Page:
Matteo Fumagalli outlines the changing role of the United States in the eighth chapter.  Fumagalli asserts that the U.S. evolved from a “friend in need” to a “threat” to the Central Asian regimes, and claims that a U.S. approach of “Uzbekistan first” is diminishing its influence within the region as a whole.  Fumagalli notes that although the U.S. policy promotes democracy within the region, this policy is often trumped by security interests.  Thus, Fumagalli describes U.S. policy within the region has “conflicting objectives” which inhibit its ability to levy sanctions against particular Central Asian regimes which fail to guarantee human rights and transparent democracy.  Fumagalli concludes that without being able to claim a sense of urgency related to Afghanistan and regional security, the future of U.S. policy in the region remains obscure.
            Brent E. Sasley provides an assessment of Turkey’s foreign policy in Central Asia with chapter nine.  In this chapter, Sasley suggests that Turkish foreign policy in the region was only marginally affected by notions of shared Turkic identity with Uzbekistan, Turkmenistan, Kazakhstan, and Kyrgyzstan.  Sasley claims that pan-Turkism failed to compete with the influence of Kemalism, thus defusing any future pan-Turkic approach in Turkey’s foreign policy relations with Central Asia.  The author claims that Turkic foreign policy in the region was largely inhibited by this disorientation, despite its earlier expectations of playing a significant influence.  Sasley illustrates the divide between Western and Turkish rhetoric of the potential of Turkey’s influence in the region on the one hand, and the actual policies which followed on the other.  Sasley concludes that Turkey’s role in the region is limited, and not likely to play a significant role in the future.
            In the tenth chapter, Pierre Pahlavi and Afshin Hojati describe Iran’s approach to the region as pragmatic and realist.  Pahlavi and Hojati provide an example of this prudent realism by highlighting Iran’s refusal to support militant Islamist groups in the region, as well as Iran’s preservation of friendly relations with Uzbekistan despite the mistreatment experienced by Tajiks in the country.  According to the authors, Iran’s pragmatic approach to Central Asia has relied upon: (1) developing bilateral economic and political relations, (2) developing pipelines and infrastructure capacity, and (3) regional integration in pre-existing economic partnerships such as the SCO.  In conclusion, the authors insist that Iran compensates for its inability to dominate the security or political scene in the region by instead pursuing a pragmatic approach of economic partnerships for growth and development.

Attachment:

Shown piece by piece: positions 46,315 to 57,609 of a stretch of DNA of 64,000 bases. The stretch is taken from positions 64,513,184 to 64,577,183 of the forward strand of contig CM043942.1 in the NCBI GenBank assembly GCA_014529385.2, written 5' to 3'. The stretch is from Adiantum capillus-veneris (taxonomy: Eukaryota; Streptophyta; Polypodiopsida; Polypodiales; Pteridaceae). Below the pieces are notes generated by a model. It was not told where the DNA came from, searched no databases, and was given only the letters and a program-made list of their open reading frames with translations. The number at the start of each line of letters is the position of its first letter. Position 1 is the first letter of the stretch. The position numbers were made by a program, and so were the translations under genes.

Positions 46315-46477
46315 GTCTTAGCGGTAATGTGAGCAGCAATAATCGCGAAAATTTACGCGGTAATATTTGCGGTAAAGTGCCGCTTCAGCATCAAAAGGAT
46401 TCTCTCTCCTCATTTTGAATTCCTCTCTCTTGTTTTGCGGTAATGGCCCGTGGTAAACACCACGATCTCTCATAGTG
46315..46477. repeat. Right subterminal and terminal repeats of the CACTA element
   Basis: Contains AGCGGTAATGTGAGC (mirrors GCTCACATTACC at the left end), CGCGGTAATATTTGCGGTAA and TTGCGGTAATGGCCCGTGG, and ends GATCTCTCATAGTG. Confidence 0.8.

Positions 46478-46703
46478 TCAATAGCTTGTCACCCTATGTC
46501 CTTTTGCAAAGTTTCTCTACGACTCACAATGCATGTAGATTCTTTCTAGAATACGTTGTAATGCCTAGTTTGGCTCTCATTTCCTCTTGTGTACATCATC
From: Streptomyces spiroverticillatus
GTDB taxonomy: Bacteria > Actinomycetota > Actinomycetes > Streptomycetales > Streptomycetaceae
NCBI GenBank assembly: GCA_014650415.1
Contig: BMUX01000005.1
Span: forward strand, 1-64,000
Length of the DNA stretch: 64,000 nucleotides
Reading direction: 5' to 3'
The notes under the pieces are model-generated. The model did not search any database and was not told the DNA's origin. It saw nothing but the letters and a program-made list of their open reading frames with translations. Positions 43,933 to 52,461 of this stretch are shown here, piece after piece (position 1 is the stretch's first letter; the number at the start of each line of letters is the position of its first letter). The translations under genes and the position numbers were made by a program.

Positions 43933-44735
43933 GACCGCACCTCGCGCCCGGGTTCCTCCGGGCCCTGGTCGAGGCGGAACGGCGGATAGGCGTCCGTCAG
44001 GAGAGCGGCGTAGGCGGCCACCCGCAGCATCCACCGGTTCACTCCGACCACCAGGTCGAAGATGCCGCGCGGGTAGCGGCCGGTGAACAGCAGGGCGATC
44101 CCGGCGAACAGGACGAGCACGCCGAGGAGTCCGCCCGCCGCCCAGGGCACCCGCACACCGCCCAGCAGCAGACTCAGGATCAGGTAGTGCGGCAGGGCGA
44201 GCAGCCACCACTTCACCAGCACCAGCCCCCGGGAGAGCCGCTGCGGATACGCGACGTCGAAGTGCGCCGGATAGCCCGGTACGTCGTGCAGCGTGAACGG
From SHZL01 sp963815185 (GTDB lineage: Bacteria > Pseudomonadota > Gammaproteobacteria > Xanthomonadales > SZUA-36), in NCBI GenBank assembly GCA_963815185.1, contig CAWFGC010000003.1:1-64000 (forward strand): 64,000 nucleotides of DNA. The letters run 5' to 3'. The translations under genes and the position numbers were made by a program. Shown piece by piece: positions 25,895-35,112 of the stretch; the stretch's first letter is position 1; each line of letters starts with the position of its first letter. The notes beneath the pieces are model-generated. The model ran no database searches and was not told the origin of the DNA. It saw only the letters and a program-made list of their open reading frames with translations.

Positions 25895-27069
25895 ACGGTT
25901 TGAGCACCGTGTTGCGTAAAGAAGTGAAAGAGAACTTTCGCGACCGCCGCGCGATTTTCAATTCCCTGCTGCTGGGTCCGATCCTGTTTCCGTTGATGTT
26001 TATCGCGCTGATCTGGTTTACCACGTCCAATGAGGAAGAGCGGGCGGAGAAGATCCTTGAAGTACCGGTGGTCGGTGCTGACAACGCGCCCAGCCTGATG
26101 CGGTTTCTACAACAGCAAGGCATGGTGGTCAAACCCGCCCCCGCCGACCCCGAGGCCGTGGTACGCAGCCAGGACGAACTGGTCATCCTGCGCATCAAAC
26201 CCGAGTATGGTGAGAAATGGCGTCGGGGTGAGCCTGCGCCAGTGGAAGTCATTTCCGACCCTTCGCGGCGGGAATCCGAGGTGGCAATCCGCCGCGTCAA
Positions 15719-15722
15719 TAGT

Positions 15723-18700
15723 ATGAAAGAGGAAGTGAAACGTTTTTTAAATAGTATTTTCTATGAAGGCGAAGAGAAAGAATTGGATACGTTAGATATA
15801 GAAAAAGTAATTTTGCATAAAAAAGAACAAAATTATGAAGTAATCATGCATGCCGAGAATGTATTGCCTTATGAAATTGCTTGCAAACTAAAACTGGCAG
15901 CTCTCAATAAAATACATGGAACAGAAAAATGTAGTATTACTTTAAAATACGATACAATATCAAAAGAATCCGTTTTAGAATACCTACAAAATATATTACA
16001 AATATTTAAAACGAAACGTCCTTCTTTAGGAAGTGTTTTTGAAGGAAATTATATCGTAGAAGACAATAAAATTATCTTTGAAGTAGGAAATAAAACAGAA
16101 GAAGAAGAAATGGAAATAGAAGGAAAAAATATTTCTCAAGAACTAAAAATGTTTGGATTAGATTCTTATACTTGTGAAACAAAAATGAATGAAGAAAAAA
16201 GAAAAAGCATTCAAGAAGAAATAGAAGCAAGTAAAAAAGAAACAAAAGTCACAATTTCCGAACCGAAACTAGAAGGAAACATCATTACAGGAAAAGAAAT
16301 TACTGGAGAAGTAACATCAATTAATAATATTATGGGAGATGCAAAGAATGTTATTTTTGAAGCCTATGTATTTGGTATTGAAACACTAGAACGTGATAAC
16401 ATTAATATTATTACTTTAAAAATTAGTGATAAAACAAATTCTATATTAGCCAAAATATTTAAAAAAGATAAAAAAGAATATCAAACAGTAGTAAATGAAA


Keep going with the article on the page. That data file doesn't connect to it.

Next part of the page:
Emilian Kavalski provides an analysis of India’s “Look North” policy in chapter eleven.  Kavalski identifies the “Look North” policy as India policymakers’ emphasis to formulate proactive and meaningful policies with respect to Central Asia.  Kavalski states that this policy has likely emerged from a sentiment of anxiety caused by the instability, religious extremism, trafficking, and mixed reforms in the region.  Kavalski identifies two main ambitions supporting india’s “Look North” policy: promoting secular democratic ethos, and encouraging regional cooperation in safeguarding stability of the states.  Kavalski emphasizes that India’s strongest path of influence Central Asian regional politics has been through bilateral relations with Tajikistan.  In conclusion, though, Kavalski suggests that the “Look North” policy has had more of a “no influence” in the region, failing to command a majority of respect among Central Asian leaders.
            David Walton describes Japanese foreign policy in Central Asia as a product of its “adaptive state” model.  Walton explains that Japan’s role in region during the 1990’s was largely characterized by humanitarian assistance programs and small partnerships for economic development.  However, through the Association of Southeast Asian Nations (ASEAN), Japan has realized itself as leader of intraregional cooperation within Central Asia.  Walton illustrates how Japan works through ASEAN to promote peace, economic development, intra-regional cooperation, and positive democratic relations throughout the region.  Watson remarks on Japan’s achievement of influence in Central Asia comparable to that of China or Russia, while not being a geographic neighbor of the region.
            In the final chapter, Stephen Blank provides an overview of external agency in Central Asia.  He essentially summarizes the theoretical meaning underlying the previous chapters into a writing which illustrates the complexity of these external agencies and their related circumstances.  He suggests that the absence of regional cooperation within the region is the largest motivator for external involvement.  Blank also reminds the reader that these external actors end up working toward overlapping security goals: suppressing militant Islam, countering all forms of illegal trafficking, and maintaining domestic security.  Blank notes that Central Asian leaders, considering this rapid influx of foreign agency and patronage, have reaped a tremendous volume of material assistance.  In conclusion, he suggests that this myriad array of intervention should be thoughtfully managed and balanced in implementation.

Sunday, December 8, 2013

Book Review: Crime-Terror Alliances and the State

Mincheva, Lyubov Grigorova and Ted Robert Gurr. 2013. Crime-Terror Alliances and the State: Ethnonationalist and Islamist Challenges to Regional Security. New York: Routledge.